Just when they thought Windows phones were finished, along came Mango...
One of the best, and funniest, technologies that came my way in 2011 was a loan HTC Titan Windows 7.5 Manga phone. Funny because of the looks on the faces of Apple iOS and Android aficionados when: told that respected Microsoft contacts said Mango would be impressive; hands-on experience showed it was true, and Microsoft designers could “think different”.
Maybe a retrospective “How could we have done it differently?” sparked the inspiration, because Mango is fresh, effective and surprising. And it was a challenging brief to come up with something to rival the leading Apple and Android mobile phone benchmarks.
The biggest surprise is the way it makes things so personal. Instead of having to go from app to app for your social networking updates, you can bring them all through People, one of “tiles” on the home screen that you can tailor to your own satisfaction. Simply direct your feeds from Twitter, Facebook and suchlike through here but be careful the flow doesn’t get overwhelming.
And it could get overwhelming because this technology is incredibly good at sucking all kinds of information from all sorts of sources right to your fingertips. A PR contact with a new Nokia Lumia Windows phone simply couldn’t work out how his father’s telephone number got into his phone. “You must have pulled it in from Facebook,” a friend suggested. “Nope, he’s not into any of those things,” was the reply from the baffled contact.
It’s like that with photos too. The Titan’s 8 megapixel camera takes pretty good pictures and its 4.7-inch touch-screen (with 480x800 resolution) is great for viewing them, particularly those of the new granddaughter (the lovely Lylah, below). But how Mango handles its photos is even more impressive. Sharing them to social networks and the likes of Flickr is simplicity itself, and what really turns heads is how it brings in photos from other sources in much the way it brings data into People.
The People feature within the Pictures tile can deliver photos from Facebook so well it can be delightful. And, at times, almost creepy – family and friends will be surprised when they see their pics so well displayed on your phone. But at times it feels a little odd explaining why you’ve got them there: “Hey, I’m not a stalker but I’ve got some fabulous pics of you...” So Facebook peeps, do be careful what you put up there.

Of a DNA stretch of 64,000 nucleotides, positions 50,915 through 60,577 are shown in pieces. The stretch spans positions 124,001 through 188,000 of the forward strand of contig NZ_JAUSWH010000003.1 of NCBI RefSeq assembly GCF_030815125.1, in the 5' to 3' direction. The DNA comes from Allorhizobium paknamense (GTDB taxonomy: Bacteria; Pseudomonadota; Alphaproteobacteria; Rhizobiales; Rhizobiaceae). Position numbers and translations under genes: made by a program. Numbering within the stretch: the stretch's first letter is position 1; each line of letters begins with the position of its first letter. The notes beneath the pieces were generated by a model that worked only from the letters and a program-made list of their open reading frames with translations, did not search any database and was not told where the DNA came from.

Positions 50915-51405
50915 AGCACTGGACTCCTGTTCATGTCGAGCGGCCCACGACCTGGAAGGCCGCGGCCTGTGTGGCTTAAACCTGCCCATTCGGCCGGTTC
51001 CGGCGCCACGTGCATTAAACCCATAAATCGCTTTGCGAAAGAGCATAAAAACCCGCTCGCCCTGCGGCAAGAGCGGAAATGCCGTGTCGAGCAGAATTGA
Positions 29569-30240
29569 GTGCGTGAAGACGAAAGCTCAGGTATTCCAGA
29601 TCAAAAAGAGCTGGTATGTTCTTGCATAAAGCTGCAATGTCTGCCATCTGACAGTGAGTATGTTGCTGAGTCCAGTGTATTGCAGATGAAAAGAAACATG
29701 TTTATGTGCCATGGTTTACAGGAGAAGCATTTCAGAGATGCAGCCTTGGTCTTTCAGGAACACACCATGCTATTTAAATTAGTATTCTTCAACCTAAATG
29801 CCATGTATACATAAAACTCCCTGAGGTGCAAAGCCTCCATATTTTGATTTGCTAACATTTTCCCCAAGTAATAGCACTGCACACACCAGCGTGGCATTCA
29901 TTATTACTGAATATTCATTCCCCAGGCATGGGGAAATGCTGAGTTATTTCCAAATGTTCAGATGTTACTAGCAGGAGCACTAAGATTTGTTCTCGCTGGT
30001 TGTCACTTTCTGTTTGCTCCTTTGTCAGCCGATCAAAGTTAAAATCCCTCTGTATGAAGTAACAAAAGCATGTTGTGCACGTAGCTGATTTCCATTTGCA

You’ll see photos you’re not likely to get to with a browser, and having them in one place, and so well presented, can bring some truly pleasant surprises. But hey, that’s why your friends put them on Facebook – to share them – so I guess there’s no need to feel self conscious.
Impressive for Apple and Android users too
Microsoft has taken its time coming up with a compelling offering in the mobile phone market, but Manga has been worth waiting for. For those of us used to Apple and Android it’s impressive and convincing. We’ve grown used to seeing HTC phones like the Desire which can rival those from Apple and the Titan is no exception. It may be big (131.5 x 70.7 x 9.9mm and weighing 160g) but that has real advantages for photos and web pages. (It’s also good to see Nokia turning heads again with the Lumia, thanks to Mango).
There might not be as many apps available but that’s surely only a matter of time. Apple users may think the world has turned their way, but there are still a lot of Windows customers out there, and deep brand loyalty. Now the market is maturing and Manga has upped the competition in a very good way (it seems to be helping Windows 8 too).
Visitors to the Microsoft stand at the BETT 2012 show at London's Olympia were given some previews of what Mango phones could mean for school users beyond general smartphone capabilities. The advantages lie in the way these phones can work with Microsoft's Sharepoint, the technology behind so many school learning platforms. This is an area worth watching.
For this Android (Desire Z) phone user the HTC Titan with Mango gave me everything I need apart from a keyboard (journalists do have special needs) and it’s beguiling enough to keep me topping up the Vodafone pay-as-you-go tariff to hold on to what has been a good experience. Of course it's good for linking into Microsoft services but there were no problems with Google either. It didn't feel as though there were any exclusions apart from, like Apple, no access to services that use Flash.
Ratings (out of 5)
Fitness for purpose 4
Ease of use 5
Value for money 4
HTC Titan with Windows 7.5 Mango
HTC smartphone, currently the largest running Windows 7.5 Mango (131.5 x 70.7 x 9.9mm and weighing 160g). It has a 4.7-inch touch-screen with 480 x 800 resolution, 1.5 GHz processor, 512MB RAM. 6GB internal memory, 8-megapixel camera with F2.2 lens, dual LED flash, and BSI sensor (for better low-light captures), 1.3-megapixel fixed-focus front camera, HD video recording (720p) with stereo audio. Rechargable and replaceable Lithium Battery for up to 410 minutes talk time (460 minutes standby time),
Available on tariff from most mobile suppliers, or SIM-free from outlets like Amazon for around £400.